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afterward Arkansas army arrived bank Bienville Cahokia camp Canada Canadian canoes Captain Cavelier Champlain Charlevoix Chartres Chickasaws chief coast colonists colony command d'Iberville Dauphin Island discovery Duhaut early English enterprise erected expedition explorers Father Fort Frontenac Fort St France French Frenchmen friars Frontenac garrison governor Gulf Hennepin Henri de Tonty History hundred Illinois Illinois River Indians inhabitants Iroquois island Jesuit Joliet journey Joutel Kaskaskia king La Salle Lake Michigan land latter Lawrence leagues livres Louis Louisiana majesty March Marquette Membre Mexico Miamis miles military mission missionary Mississippi Montreal mouth Natchez nations natives officers Ohio Orleans Paris party Peoria Pontiac possession present priest province Quebec Quinipissas reached received Recollet river sailed Salle Salle's savages sent settlement ships shore Sieur Spaniards Spanish thence thither tion Tonty town trade tribes troops Valley vessels village voyage warriors West
Page 362 - America ; it is agreed, that for the future, the confines between the dominions of His Britannic Majesty, and those of His Most Christian Majesty, in that part of the world, shall be fixed irrevocably by a line drawn along the middle of the river Mississippi, from its source to the river Iberville, and from thence, by a line drawn along the middle of this river, and the lakes Maurepas and Pontchartrain, to the sea...
Page 320 - As to the summons you send me to retire, I do not think myself obliged to obey it. Whatever may be your instructions, I am here by virtue of the orders of my general ; and I entreat you, sir, not to doubt one moment but that I am determined to conform myself to them with all the exactness and resolution which can be expected from the best officer.
Page 232 - Louis, by the grace of God King of France and Navarre, to our dear and well-beloved Robert Cavelier, Sieur de la Salle, greeting.
Page 327 - Lay in the fruitful valley. Vast meadows stretched to the eastward, Giving the village its name, and pasture to flocks without number.
Page 232 - POSSESSION we had taken in the very year 1683, of the lands, coasts, and islands which are situated in the Gulf of Mexico, between Carolina on the east, and Old and New Mexico on the west.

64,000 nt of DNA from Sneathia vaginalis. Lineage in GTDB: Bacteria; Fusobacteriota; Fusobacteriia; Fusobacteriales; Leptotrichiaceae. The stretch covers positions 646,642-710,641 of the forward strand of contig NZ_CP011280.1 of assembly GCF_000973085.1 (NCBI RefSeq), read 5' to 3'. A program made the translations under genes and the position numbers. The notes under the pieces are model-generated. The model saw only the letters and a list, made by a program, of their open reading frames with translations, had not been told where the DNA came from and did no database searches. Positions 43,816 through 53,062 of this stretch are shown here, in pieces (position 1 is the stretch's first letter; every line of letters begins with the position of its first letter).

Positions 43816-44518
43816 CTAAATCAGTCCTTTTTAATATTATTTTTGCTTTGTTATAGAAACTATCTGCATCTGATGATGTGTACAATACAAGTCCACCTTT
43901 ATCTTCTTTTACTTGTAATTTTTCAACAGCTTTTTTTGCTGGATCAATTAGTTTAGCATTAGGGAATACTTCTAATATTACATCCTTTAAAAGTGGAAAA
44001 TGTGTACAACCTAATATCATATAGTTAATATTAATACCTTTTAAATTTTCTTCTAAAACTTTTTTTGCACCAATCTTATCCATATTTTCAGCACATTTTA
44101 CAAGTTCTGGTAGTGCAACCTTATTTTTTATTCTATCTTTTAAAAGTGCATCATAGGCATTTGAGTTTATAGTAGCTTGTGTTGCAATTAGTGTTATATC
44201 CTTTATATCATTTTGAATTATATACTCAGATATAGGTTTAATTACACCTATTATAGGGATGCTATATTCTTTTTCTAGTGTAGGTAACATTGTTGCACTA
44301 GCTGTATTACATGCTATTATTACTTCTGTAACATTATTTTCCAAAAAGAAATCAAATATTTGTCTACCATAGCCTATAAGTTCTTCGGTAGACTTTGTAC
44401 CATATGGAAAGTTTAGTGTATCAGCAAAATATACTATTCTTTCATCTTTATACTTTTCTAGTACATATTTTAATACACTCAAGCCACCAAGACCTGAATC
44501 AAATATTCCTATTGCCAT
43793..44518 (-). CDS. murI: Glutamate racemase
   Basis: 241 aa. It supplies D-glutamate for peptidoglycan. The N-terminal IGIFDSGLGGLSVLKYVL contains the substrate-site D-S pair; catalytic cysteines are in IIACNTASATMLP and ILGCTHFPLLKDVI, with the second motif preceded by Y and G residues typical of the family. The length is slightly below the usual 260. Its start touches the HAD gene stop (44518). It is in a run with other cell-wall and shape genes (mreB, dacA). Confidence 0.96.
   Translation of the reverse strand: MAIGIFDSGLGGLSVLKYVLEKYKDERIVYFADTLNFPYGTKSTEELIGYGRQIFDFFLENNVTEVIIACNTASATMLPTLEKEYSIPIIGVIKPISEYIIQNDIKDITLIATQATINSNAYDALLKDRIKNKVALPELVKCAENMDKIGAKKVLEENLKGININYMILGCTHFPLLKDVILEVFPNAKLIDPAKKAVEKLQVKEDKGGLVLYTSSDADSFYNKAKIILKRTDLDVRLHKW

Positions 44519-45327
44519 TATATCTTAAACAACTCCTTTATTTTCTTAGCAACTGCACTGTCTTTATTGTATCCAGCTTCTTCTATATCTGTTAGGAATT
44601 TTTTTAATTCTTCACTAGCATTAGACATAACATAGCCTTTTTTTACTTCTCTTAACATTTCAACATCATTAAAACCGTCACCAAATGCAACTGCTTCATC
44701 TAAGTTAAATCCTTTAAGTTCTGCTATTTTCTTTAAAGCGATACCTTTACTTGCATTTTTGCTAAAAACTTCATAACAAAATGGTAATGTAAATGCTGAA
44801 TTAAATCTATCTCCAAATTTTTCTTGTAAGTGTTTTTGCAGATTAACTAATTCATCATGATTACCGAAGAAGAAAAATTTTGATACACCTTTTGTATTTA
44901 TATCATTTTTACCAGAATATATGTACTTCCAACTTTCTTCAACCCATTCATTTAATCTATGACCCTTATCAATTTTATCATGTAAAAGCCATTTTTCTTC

Page 362 - France, provided that the navigation of the river Mississippi shall be equally free, as well to the subjects of Great Britain as to those of France, in its whole breadth and length, from its source to the sea, and expressly that part which is between the said island of New Orleans and the right bank of that river, as well as the passage both in and out of its mouth...
Page 360 - ... and order be kept in the country. By this means alone they will spare his majesty the necessity of recurring to force of arms, and will find themselves saved from the scourge of a bloody war, and of all the evils which the march of an army into their country would draw after it.
Page 360 - That those who choose to retain their lands, and become subjects of his majesty, shall enjoy the same rights and privileges, the same security for their persons and effects, and liberty of trade, as the old subjects of the king.
Page 80 - ... of New France, and we have consented to this proposal the more willingly, because there is nothing we have more at heart than the discovery of this country, through which it is probable that a passage may be found to Mexico...
Page 140 - April, one thousand six hundred and eighty-two, in virtue of the commission of his Majesty, which I hold in my hand, and which may be seen by all whom it may concern, have taken, and do now take, in the name of his Majesty and his successors to the crown, possession of this country of Louisiana...